Does CETA’s saga spell the beginning of the end of EU trade policy?

DISCLAIMER: All opinions in this column reflect the views of the author(s), not of EURACTIV.COM Ltd.

Cecilia Malmström and Chrystia Freeland, respectively EU and Canada trade chiefs [Twitter]

The CETA saga reveals that a commercial policy steered from the 28 capitals is not a workable solution to tackle the global economic challenges of the 21st century, write Guillaume Van der Loo and Jacques Pelkmans.

Guillaume Van der Loo is Researcher at CEPS and Jacques Pelkmans is Senior Research Fellow at CEPS.

Last Friday (14 October), Paul Magnette, the Minister-President of the francophone region of Belgium (Wallonia), declined to give the consent of his government to the federal Belgium government to sign the landmark Comprehensive Economic and Trade Agreement (CETA) between the EU and Canada.

As a consequence, the Trade Council meeting on 18 October was not able to adopt the decision to sign and provisionally apply the agreement, which in turn will prevent the EU from signing the agreement next week at the EU-Canada Summit in Brussels.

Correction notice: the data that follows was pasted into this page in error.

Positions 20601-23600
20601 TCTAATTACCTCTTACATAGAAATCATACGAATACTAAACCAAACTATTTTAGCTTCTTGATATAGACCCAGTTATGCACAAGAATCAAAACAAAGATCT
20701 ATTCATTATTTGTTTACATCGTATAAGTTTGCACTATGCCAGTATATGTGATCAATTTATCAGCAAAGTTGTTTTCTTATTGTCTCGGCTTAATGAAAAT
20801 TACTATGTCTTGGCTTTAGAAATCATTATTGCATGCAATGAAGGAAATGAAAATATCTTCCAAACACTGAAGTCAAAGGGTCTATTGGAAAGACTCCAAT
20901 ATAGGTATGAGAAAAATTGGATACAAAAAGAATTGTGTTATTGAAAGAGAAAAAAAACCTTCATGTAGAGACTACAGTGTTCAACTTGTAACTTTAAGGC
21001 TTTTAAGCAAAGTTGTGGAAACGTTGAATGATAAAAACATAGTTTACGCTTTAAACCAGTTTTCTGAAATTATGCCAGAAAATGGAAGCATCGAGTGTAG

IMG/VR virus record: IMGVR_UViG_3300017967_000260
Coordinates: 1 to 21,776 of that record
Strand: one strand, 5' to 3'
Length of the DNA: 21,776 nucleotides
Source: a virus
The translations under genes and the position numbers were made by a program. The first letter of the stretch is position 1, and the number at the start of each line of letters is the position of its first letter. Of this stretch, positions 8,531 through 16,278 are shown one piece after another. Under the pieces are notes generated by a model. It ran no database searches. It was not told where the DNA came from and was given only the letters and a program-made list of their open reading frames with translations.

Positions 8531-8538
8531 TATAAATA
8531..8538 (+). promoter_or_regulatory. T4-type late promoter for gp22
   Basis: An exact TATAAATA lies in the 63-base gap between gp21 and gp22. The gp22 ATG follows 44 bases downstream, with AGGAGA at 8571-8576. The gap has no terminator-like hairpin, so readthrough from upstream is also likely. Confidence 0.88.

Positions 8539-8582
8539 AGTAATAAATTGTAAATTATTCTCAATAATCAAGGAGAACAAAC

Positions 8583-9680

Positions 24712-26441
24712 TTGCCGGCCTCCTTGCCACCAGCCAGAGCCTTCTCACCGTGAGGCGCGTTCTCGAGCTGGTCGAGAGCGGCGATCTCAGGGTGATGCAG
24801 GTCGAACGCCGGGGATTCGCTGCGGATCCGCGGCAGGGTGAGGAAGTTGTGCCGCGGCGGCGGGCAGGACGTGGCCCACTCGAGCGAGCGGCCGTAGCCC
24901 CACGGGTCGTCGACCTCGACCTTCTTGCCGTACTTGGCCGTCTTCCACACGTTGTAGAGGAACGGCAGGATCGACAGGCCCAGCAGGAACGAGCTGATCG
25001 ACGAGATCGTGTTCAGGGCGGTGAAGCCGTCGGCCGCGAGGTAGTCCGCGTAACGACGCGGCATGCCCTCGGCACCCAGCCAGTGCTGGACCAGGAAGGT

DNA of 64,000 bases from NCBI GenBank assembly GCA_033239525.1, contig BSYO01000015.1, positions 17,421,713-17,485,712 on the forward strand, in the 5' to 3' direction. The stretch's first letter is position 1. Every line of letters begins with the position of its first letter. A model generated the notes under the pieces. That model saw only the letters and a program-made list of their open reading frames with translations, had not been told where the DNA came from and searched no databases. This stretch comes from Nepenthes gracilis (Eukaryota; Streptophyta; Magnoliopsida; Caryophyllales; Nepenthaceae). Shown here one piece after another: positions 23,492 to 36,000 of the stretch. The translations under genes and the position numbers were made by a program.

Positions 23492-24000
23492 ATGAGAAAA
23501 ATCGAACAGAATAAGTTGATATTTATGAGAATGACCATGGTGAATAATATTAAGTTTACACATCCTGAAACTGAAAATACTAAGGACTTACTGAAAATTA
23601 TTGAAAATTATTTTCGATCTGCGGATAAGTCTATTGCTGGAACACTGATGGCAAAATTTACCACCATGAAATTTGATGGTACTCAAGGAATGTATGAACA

This veto evoked the image of Wallonia as the provincial village where Asterix, the titular hero of the French comic book series, fiercely resisted the entire Roman Empire.

While the opponents of CETA praised Mr. Magnette’s stubborn ‘non’, the European Commission and all the member states, including the federal Belgium and Flemish governments, expressed deep frustration with this move.

But the veto not only illustrates the complex – and sometimes surreal – federal system in Belgium, it also reveals a much more fundamental problem at EU level, calling into question the EU’s ability to conclude any ambitious trade deal.